Get the exact step-by-step formula we use for our high-probability strategies to generate consistent income
Today, we’re going to discuss buying a call option contract, which is the exact opposite of buying a put option contract. We’re going to illustrate the mechanics of buying call options using buying real estate as an example.
You are house shopping and find a house that you are interested in purchasing but do not want to buy it until later. You approach the seller of the house and tell the seller that you are interested in purchasing the house for $100,000 but not for another month. You write out terms of an option contract with the seller agreeing to sell you the house for $100,000, locking in the price, for the next month. This contract is the equivalent of a call option.
No matter what the market price of the house is in a month, the seller will have to sell you the house for $100,000 because of the contract you executed. However, since you are locking in a price with the seller and are the sole person who can purchase the house in the next month, you have to compensate the seller by paying a premium, say $5,000.
If in the next month, the market value of the house goes up to $150,000, you still have an agreement to purchase the house at $100,000 so you essentially made $45k, consisting of the $50,000 increase to the fair market value of the house minus the $5,000 premium that you pre-paid the seller.
On the other hand, if in the next month, the market value of the house goes down to $75,000, you don’t have to purchase the house. You simply walk away from the contract because you have the right, but not the obligation, to buy the house. In this case, you just lose the $5,000 that you paid in advance as the premium for the “call contract.”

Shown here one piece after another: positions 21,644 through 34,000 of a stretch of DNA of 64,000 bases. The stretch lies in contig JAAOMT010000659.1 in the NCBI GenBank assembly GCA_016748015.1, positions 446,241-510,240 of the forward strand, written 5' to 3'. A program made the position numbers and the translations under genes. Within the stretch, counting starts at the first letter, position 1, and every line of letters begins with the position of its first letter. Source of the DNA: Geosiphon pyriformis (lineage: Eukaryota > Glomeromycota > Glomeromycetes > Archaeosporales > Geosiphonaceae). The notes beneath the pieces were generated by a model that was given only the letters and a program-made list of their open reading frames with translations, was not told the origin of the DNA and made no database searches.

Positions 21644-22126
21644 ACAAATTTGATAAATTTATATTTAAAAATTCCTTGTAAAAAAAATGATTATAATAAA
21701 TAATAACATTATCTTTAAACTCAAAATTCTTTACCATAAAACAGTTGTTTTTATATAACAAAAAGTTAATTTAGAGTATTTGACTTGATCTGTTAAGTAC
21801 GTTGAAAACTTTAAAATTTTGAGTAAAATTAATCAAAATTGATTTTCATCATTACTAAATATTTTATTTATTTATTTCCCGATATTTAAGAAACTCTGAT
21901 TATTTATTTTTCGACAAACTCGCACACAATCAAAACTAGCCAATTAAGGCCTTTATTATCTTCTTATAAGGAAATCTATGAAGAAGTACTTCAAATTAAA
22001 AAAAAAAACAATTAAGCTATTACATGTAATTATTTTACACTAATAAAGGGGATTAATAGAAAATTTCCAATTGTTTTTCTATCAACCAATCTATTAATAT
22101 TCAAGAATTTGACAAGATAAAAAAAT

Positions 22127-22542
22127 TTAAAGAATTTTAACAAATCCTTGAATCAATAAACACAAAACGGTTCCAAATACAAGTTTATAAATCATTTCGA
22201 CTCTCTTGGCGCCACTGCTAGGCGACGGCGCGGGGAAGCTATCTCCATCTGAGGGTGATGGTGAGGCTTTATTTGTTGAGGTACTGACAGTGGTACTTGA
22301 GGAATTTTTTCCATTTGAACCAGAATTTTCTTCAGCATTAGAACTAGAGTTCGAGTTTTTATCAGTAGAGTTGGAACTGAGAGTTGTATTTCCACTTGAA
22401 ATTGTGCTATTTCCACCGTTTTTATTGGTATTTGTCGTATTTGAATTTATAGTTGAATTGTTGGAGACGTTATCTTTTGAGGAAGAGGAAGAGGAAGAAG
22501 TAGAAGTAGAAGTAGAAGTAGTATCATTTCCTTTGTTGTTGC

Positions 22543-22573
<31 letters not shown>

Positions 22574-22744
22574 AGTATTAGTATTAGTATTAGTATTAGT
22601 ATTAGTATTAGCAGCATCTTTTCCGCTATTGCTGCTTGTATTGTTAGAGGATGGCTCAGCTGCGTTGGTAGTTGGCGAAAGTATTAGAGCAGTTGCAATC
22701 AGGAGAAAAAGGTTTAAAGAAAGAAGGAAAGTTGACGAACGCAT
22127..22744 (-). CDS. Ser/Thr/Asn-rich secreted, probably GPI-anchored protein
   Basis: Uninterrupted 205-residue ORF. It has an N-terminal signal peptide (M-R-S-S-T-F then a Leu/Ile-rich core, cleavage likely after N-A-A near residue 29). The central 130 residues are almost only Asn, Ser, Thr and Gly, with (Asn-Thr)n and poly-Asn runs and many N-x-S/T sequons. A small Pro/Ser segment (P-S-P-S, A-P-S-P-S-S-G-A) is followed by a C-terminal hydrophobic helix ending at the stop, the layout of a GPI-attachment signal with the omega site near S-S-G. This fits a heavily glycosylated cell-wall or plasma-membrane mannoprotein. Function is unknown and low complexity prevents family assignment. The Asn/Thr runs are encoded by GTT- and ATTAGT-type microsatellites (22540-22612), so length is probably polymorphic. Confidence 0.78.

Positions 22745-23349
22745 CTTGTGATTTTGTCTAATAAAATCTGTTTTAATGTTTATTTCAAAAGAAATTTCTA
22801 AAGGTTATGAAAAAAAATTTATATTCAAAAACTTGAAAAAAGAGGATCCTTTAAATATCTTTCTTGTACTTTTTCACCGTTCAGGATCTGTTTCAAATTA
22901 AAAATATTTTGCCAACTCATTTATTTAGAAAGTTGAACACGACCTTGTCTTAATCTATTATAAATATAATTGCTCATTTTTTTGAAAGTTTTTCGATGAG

This same principle can be applied to stocks: If you think a stock price might go up in the future, you can buy a call option to lock in the current or lower price at which you wish to buy the stock. Similarly, for the right to buy the stock at a lower price, for some fixed future period, you have to pay a premium to the option seller.
You want to own 100 shares of XYZ stock, but you want to buy them in the future. It is currently trading for $50 per share. You think the price might go up to $60 per share in the near future, so you buy a call option contract to buy 100 shares of XYZ stock for $50 per share, locking in the price for the next month or so. For the right to buy at $50, you have to pay a premium of $1.25 per share.
XYZ stock goes up to $60 per share one month later. However, you can still buy the stock at $50 per share because you have an unexpired call option. In this case, you make the difference between $60 and $50 less the premium of $1.25 that you paid for the option. Your net profit would be $8.75 per share.
XYZ stock goes down to $45 per share. Since you have an unexpired call option to buy at $50, you would just walk away from the contract. You would be better off buying the shares at $45, since it’s cheaper than $50. You still lose the $1.25 per share that you paid in premium, but that’s a trivial cost of doing business!
If you found this article helpful on the basic concept of a call option or you have any questions, leave a comment below!
Feel ready to start trading? Check out how to open a brokerage account and put your first trade on!
Know anybody who would find this money-making information useful? Be sure to SHARE on social media.
Check out our FREE Trade Entry Checklist:[mc4wp_form id=”1816″]
Please log in again. The login page will open in a new tab. After logging in you can close it and return to this page.